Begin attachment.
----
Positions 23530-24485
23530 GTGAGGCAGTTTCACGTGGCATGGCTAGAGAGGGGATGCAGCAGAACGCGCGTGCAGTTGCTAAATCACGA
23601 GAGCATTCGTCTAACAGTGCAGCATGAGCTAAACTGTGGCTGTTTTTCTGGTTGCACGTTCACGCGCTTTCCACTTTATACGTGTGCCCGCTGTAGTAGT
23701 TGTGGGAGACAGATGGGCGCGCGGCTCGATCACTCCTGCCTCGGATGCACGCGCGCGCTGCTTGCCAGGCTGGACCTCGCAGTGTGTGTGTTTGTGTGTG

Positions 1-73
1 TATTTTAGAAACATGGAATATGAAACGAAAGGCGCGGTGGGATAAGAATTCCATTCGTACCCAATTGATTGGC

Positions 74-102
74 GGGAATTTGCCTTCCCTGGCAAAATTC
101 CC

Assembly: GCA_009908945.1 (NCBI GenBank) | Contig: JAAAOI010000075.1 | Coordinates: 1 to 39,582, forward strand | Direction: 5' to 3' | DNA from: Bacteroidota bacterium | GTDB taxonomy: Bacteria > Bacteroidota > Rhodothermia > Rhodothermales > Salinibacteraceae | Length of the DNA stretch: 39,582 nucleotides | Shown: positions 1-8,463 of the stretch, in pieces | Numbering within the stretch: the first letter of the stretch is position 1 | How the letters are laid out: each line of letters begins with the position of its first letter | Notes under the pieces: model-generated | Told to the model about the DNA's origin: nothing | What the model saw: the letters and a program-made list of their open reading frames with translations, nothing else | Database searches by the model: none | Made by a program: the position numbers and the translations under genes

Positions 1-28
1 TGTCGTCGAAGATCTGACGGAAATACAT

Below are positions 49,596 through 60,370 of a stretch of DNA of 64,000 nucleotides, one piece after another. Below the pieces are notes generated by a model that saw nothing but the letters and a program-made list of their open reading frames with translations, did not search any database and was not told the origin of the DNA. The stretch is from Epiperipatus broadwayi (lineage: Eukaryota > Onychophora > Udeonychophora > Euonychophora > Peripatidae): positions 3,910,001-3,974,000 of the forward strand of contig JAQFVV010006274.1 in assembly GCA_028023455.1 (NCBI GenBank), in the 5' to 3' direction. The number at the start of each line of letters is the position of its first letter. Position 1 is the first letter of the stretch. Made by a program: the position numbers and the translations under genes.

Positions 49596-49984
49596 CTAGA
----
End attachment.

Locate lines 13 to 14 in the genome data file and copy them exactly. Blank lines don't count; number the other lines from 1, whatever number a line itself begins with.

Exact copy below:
Below are positions 49,596 through 60,370 of a stretch of DNA of 64,000 nucleotides, one piece after another. Below the pieces are notes generated by a model that saw nothing but the letters and a program-made list of their open reading frames with translations, did not search any database and was not told the origin of the DNA. The stretch is from Epiperipatus broadwayi (lineage: Eukaryota > Onychophora > Udeonychophora > Euonychophora > Peripatidae): positions 3,910,001-3,974,000 of the forward strand of contig JAQFVV010006274.1 in assembly GCA_028023455.1 (NCBI GenBank), in the 5' to 3' direction. The number at the start of each line of letters is the position of its first letter. Position 1 is the first letter of the stretch. Made by a program: the position numbers and the translations under genes.

Positions 49596-49984